Universal and taxon-specific trends in protein sequences as a function of age

Jennifer E. James, Sara M. Willis, Paul G. Nelson, Catherine Weibel, Luke J. Kosinski, Joanna Masel

Research output: Contribution to journalArticlepeer-review

3 Scopus citations


Extant protein-coding sequences span a huge range of ages, from those that emerged only recently to those present in the last universal common ancestor. Because evolution has had less time to act on young sequences, there might be ‘phylostratigraphy’ trends in any properties that evolve slowly with age. A long-term reduction in hydrophobicity and hydrophobic clustering was found in previous, taxonomically restricted studies. Here we perform integrated phylostratigraphy across 435 fully sequenced species, using sensitive HMM methods to detect protein domain homology. We find that the reduction in hydrophobic clustering is universal across lineages. However, only young animal domains have a tendency to have higher structural disorder. Among ancient domains, trends in amino acid composition reflect the order of recruitment into the genetic code, suggesting that the composition of the contemporary descendants of ancient sequences reflects amino acid availability during the earliest stages of life, when these sequences first emerged.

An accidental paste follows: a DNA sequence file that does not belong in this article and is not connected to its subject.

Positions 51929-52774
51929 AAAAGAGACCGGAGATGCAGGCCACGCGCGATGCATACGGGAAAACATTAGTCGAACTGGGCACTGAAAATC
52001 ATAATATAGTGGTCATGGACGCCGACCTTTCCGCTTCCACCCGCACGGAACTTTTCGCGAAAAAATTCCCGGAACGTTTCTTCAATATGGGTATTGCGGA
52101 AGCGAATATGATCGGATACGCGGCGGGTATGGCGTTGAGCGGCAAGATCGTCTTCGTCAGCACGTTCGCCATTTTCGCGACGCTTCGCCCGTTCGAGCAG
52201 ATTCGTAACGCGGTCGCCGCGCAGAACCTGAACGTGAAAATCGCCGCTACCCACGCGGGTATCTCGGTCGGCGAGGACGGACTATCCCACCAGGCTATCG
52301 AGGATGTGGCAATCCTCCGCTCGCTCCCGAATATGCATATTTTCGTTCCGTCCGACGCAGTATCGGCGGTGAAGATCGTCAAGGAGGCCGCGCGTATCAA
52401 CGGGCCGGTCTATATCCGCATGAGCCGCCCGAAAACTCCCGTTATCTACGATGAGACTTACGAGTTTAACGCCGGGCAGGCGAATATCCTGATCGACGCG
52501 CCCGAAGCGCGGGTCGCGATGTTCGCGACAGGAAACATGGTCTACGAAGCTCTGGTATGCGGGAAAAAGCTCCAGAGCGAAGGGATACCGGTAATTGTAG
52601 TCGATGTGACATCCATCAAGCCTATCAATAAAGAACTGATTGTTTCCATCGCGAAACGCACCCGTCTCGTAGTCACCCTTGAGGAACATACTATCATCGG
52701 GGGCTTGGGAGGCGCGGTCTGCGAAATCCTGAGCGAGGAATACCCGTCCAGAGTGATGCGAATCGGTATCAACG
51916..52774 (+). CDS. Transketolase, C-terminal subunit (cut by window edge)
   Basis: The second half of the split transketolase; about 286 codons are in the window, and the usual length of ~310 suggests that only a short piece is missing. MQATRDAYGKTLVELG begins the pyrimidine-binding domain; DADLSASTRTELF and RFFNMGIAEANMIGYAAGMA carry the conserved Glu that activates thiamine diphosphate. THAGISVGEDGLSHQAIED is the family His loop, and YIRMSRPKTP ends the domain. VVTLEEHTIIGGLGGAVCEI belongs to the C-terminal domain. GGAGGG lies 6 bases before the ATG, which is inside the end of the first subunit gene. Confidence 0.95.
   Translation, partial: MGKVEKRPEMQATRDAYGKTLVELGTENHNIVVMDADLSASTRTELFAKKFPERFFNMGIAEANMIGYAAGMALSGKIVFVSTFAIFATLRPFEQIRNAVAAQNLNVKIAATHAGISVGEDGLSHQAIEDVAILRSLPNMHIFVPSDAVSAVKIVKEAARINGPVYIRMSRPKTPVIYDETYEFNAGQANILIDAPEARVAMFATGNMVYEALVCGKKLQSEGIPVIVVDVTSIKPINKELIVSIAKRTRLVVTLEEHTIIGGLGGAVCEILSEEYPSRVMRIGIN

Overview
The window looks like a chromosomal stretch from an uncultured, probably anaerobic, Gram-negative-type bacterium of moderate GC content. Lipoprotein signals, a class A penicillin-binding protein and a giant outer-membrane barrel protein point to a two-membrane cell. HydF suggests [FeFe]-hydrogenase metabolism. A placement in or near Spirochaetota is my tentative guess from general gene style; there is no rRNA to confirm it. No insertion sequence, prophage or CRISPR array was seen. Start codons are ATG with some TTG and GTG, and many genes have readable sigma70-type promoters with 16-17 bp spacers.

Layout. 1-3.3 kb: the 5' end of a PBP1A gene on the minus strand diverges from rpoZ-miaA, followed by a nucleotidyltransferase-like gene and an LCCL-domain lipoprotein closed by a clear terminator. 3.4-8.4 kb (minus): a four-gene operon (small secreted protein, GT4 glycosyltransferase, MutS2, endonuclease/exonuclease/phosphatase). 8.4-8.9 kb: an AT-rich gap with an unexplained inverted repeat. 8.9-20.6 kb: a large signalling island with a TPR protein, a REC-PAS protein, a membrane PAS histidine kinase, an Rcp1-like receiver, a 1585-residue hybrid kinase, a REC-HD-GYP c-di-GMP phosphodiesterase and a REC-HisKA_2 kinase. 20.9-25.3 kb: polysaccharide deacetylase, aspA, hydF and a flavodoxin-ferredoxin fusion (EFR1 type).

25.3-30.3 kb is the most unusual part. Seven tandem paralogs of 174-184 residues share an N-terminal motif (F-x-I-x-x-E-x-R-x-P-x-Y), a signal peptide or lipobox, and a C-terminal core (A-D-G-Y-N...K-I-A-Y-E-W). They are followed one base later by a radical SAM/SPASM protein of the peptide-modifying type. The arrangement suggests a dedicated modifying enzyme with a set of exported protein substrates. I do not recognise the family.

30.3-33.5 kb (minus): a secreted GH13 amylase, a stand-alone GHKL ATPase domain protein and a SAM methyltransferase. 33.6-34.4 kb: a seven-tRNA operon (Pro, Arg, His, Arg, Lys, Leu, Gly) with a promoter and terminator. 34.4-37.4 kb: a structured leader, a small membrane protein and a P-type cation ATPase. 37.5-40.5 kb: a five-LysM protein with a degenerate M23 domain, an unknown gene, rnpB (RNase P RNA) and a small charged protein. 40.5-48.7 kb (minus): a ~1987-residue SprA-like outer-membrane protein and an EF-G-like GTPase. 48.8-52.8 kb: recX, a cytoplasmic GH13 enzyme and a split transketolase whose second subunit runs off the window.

Original languageEnglish (US)
Article numbere57347
Pages (from-to)1-23
Number of pages23
StatePublished - Jan 2021

ASJC Scopus subject areas

  • Neuroscience(all)
  • Biochemistry, Genetics and Molecular Biology(all)
  • Immunology and Microbiology(all)


Dive into the research topics of 'Universal and taxon-specific trends in protein sequences as a function of age'. Together they form a unique fingerprint.

Cite this